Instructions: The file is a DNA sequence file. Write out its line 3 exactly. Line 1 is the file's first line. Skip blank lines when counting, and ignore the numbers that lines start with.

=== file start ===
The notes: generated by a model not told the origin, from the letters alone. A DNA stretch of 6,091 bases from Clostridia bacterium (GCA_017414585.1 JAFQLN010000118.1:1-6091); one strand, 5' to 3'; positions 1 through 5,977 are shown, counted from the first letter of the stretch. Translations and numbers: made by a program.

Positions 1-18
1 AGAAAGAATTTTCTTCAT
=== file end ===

1 AGAAAGAATTTTCTTCAT